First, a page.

Losses total $45,000 in last two months as charlatans take
advantage of elderly
Gilroy – After Juanita Schuler read in the Dispatch about a painter ripping off a 78-year-old woman down the street, she picked up the phone to call the police. The same smooth-talking painter visited her home at 7470 Carmel St., making the same big promises and delivering the same lame excuses.
Scam artists have seemingly invaded the city overnight. Gilroy residents have lost more than $45,000 to con artists in less than two months. Schuler’s paint job is the fourth reported incident.
“They were really rough, they tore up a lot of the shrubs,” she said. “They smeared on the paint … The two guys that were with him, I don’t think they ever painted a day in their life.”
The painter knocked on Schuler’s door and delivered a familiar spiel. He said his name was Dino P. Price and claimed to be from Salinas.
“I’m a painter and I’d like to give you a price,” he told Schuler. “He even claimed to be a Christian,” she said.
There is no one by that name registered with the Salinas Chamber of Commerce and the license he showed her was made out to someone else.
The Schulers paid him $3,500 in two installments – the first $500 was to purchase paints.
Price and his crew never painted the large front window or garage. The bottom of their cream colored house is stained brown from where brushes slapped against the side when they painted the porch. Their bushes lay pulled up and discarded on the deck.
“We called and called [his cell phone] and a time or two he said, ‘I’ll be back Monday,’ but we never heard from him,” she said. “My husband painted the garage [afterwards]. He’s 81 years old. He does not need to be out painting the garage.”
The Schulers are the latest to come forward in what appears to be a rash of scams and bad business practices.
Thursday afternoon a 58-year-old Gilroy woman was approached outside Wal-Mart by a woman offering her a winning lottery ticket in exchange for money.
She said she could not redeem the ticket herself because of her status as an illegal immigrant.
Initially, the victim declined the offer, but a second suspect approached, claiming to be a doctor, and offered to help the two women. Using a cell phone, he said he confirmed that the ticket was, in fact, a winner.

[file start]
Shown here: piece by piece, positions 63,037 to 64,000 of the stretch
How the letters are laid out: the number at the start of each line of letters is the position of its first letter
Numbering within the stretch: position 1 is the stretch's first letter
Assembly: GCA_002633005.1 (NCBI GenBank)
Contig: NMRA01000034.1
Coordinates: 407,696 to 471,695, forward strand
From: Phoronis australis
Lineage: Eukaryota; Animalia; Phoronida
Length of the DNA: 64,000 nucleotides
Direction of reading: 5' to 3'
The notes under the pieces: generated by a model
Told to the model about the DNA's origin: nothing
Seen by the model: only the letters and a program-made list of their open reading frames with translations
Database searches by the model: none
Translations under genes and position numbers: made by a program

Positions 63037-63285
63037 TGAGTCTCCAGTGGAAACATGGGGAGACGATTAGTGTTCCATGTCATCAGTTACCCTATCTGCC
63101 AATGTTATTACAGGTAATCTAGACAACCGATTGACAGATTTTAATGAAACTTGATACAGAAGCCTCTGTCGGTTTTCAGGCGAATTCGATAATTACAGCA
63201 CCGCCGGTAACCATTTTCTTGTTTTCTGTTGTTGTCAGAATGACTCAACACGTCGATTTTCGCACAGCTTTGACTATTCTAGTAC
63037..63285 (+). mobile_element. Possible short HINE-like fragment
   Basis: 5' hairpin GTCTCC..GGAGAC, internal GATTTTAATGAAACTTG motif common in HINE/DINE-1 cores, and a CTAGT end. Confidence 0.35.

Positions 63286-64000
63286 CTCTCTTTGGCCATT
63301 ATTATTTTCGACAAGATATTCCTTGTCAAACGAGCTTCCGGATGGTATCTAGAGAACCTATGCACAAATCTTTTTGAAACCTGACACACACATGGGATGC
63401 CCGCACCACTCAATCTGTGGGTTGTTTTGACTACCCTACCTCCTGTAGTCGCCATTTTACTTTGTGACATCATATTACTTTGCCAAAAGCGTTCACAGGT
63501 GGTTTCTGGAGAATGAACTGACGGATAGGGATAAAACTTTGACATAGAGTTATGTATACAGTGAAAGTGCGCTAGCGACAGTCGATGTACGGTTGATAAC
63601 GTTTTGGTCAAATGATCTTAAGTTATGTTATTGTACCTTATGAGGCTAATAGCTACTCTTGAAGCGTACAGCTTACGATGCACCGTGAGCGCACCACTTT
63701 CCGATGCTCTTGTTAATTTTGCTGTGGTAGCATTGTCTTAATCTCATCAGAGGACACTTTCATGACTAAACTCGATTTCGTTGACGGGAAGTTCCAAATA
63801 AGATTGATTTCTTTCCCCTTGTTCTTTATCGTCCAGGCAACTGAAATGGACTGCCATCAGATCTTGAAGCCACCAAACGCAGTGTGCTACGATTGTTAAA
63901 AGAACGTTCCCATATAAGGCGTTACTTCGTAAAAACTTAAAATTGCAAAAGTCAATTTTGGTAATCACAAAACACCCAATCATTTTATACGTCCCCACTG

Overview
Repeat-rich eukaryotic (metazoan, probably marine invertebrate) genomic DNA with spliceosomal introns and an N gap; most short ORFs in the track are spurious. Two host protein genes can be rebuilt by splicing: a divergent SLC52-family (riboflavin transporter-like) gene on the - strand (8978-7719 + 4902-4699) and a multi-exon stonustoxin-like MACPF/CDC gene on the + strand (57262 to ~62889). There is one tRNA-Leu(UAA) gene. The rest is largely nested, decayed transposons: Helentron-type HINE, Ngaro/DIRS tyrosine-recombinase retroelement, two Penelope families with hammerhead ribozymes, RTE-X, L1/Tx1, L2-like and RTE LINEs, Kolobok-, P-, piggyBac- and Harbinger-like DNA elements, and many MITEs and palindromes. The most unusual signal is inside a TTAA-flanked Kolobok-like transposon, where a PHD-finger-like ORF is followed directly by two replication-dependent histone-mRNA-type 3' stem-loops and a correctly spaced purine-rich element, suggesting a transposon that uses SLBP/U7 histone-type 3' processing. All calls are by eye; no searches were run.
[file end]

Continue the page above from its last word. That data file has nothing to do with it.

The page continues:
The victim gave the suspects $18,000 worth of jewelry as a form of collateral for the ticket.
“Most people that run scams like this are good talkers,” said Gilroy Police Sgt. Kurt Svardal. “Be very very cautious [if approached with a similar offer].”
The female suspect is described as 43 years old, with brown hair in a ponytail. The male is described as 49 years old with short brown hair.
On Oct. 17, a 67-year-old Gilroy woman was scammed out of $20,000 in a similar lottery scam. However, she could only describe the suspects as Hispanic, in their 20s or 30s and Spanish-speaking.
The youngest of the four victims is 58 years old. Con artists seem to target older individuals because they are more vulnerable.
“They come from a different time … when somebody’s handshake was like gold,” said Rick Lopes, chief of public affairs for the Contractors State License Board.
Each year, the Gilroy Senior Center and Wheeler Manor offer Crime Prevention Workshops to seniors, warning them of scams and teaching them good financial practices. Wheeler Manor holds monthly meetings with its residents where they can voice their concerns.
“On a regular basis we’re reminding them not to give out personal information over the phone,” said Senior Service Director Nolvia Nuñez. “If they’re not sure about something, we tell them to ask a son or daughter, if possible.”
Currently investigators are looking into the recent paint scams.
But in the meantime, Lopes offered advice to consumers.
“Only hire a reputable contractor,” he said. “It’s not going to guarantee you don’t have any problems, but there’s no way of knowing that these people know what they’re doing if they don’t have a license,” he said.
Always get a licensing number or check by name with an agency such as the Contractors State Licensing Board. Ask to see photo identification as well.
“Never pay more than 10 percent or $1,000, whichever is less, up front,” Lopes said.
He also suggested that people request three references from past clients and ask to go see the work. If a contractor asks for money to buy supplies in the beginning – be wary.
“That should be a real sign to you that they don’t have good credit,” Lopes said. “Your money is the only leverage you have. You never want to let your payment get ahead of the work.”
According to Lopes, never make the final payment until you are satisfied and always leave a paper trail.
• California State License Board: Anyone with complaints can send them to the Sacramento SWIFT Unit, P.O. Box 269117, Sacramento, CA 95836-9117, call (916) 255-2924, FAX (916) 369-7265 or visit http://www.cslb.ca.gov.
• Better Business Bureau for Santa Clara, Santa Cruz, Monterey and San Benito counties: 278-7400, Monday-Friday, or 278-7400 for 24-hour voice response system or visit the Web site at www.BBBsilicon.org.
• Senior Adult Legal Assistance, Gilroy: 847-7252.